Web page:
Friday, June 6, 2008


On versions of SQL Server before 9.0.3171.0, a known issue can degrade query performance on 32-bit and 64-bit systems with 2 gigabytes (GB) or more of memory. When you execute queries under the context of a login that is not a member of the sysadmin fixed server role, you might encounter performance degradation symptoms that arise from a large and growing Security Token cache. These issues can include performance degradation of queries, high CPU usage for the SQL Server process, and a sharp increase in worker threads and SQL user connections. Systems that have less than 2 GB of memory should not experience these issues because normal memory usage requirements keep the Security Token cache from growing too large.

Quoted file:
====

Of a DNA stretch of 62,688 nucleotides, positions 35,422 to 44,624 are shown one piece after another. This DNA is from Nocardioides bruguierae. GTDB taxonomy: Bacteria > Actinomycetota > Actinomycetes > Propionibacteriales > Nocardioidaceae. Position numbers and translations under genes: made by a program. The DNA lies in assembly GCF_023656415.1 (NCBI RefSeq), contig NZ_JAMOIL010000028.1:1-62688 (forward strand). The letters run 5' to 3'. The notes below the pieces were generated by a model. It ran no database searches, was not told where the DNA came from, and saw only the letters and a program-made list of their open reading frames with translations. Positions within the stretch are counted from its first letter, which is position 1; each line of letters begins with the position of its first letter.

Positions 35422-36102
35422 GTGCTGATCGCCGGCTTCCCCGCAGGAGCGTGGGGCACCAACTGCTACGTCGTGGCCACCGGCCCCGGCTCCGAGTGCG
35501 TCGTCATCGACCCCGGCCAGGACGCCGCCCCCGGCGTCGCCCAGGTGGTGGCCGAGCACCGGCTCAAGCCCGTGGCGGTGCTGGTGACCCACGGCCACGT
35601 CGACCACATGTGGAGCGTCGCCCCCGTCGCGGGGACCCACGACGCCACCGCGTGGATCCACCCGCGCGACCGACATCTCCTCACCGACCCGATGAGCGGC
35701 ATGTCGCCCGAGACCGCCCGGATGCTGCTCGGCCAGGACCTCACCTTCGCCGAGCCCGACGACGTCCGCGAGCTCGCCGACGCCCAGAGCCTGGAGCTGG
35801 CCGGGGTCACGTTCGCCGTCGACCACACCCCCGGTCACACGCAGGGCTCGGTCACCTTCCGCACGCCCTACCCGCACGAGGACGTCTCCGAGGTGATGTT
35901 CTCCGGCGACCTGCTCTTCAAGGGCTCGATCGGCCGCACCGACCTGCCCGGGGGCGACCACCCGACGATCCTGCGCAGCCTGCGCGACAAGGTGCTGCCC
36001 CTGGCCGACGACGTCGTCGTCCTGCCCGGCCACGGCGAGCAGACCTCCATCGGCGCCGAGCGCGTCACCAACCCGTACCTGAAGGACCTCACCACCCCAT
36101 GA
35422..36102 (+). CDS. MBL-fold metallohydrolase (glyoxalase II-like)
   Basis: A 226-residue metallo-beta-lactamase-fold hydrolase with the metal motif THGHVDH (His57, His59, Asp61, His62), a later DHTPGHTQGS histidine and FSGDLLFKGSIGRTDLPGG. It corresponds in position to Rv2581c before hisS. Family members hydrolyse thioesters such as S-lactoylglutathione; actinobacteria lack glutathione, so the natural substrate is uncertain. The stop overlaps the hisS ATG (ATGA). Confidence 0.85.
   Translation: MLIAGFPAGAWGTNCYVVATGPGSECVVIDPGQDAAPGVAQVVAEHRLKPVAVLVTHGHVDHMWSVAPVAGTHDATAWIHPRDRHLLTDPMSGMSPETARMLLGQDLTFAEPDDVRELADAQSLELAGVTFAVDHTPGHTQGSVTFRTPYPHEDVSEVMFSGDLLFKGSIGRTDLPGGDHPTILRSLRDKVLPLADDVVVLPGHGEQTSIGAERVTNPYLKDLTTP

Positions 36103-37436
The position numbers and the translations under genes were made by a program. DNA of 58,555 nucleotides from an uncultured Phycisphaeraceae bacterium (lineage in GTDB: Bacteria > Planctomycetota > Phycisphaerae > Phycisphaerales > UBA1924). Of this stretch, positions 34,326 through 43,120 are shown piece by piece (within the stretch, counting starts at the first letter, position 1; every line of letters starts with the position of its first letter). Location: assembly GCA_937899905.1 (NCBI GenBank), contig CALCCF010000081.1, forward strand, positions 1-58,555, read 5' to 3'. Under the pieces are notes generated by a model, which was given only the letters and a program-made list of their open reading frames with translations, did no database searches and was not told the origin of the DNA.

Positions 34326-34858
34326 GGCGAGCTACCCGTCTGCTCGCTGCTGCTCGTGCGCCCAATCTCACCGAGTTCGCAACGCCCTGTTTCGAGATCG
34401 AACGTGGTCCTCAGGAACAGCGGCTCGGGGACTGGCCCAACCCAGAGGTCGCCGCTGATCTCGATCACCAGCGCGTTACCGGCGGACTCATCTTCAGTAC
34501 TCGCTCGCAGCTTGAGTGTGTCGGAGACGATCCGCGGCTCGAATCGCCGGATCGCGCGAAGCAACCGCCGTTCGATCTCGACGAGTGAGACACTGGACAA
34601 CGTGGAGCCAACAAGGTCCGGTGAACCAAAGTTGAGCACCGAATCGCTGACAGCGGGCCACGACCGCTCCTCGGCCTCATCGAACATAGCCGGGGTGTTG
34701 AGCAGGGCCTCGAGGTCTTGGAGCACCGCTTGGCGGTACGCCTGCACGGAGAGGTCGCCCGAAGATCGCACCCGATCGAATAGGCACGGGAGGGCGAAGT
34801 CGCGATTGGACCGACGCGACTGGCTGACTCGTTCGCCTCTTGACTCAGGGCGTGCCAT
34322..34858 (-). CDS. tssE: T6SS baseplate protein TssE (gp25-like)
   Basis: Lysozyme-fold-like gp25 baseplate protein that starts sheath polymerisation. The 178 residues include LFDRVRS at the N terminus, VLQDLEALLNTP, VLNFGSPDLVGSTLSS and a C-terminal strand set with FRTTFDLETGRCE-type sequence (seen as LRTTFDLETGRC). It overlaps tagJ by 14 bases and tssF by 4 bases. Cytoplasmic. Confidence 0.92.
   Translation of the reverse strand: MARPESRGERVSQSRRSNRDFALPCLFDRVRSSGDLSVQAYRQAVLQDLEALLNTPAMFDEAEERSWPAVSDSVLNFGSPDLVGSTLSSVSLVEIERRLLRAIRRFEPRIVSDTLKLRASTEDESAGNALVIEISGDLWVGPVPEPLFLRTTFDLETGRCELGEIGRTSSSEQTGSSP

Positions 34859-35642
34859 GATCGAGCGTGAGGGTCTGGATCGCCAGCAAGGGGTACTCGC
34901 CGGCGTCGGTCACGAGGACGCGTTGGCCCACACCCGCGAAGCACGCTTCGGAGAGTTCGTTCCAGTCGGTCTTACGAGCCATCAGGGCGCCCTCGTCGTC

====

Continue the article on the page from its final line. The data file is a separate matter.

1. A large number of users running queries on the SQL instance and intermittently you find that the duration of queries increases intermittently
  2. Most of the queries in the environment exhibit this pattern for random parameters and not any specific query/proc with any specific parameter
  3. DBCC MEMORYSTATUS output for the SQL instance shows that the memory usage for SQL is gradually increasing over a period of time
  4. High CPU during the problem period
  5. DBCC FREEPROCCACHE or DBCC FREESYSTEMCACHE fixes the issue temporarily

Related Articles

  • KB article 927396: Queries take a longer time to finish running when the size of the TokenAndPermUserStore cache grows in SQL Server 2005
  • KB article 933564: FIX: A gradual increase in memory consumption for the USERSTORE_TOKENPERM cache store occurs in SQL Server 2005
  • KB article 937745: FIX: You may receive error messages when you try to log in to an instance of SQL Server 2005 and SQL Server handles many concurrent connections
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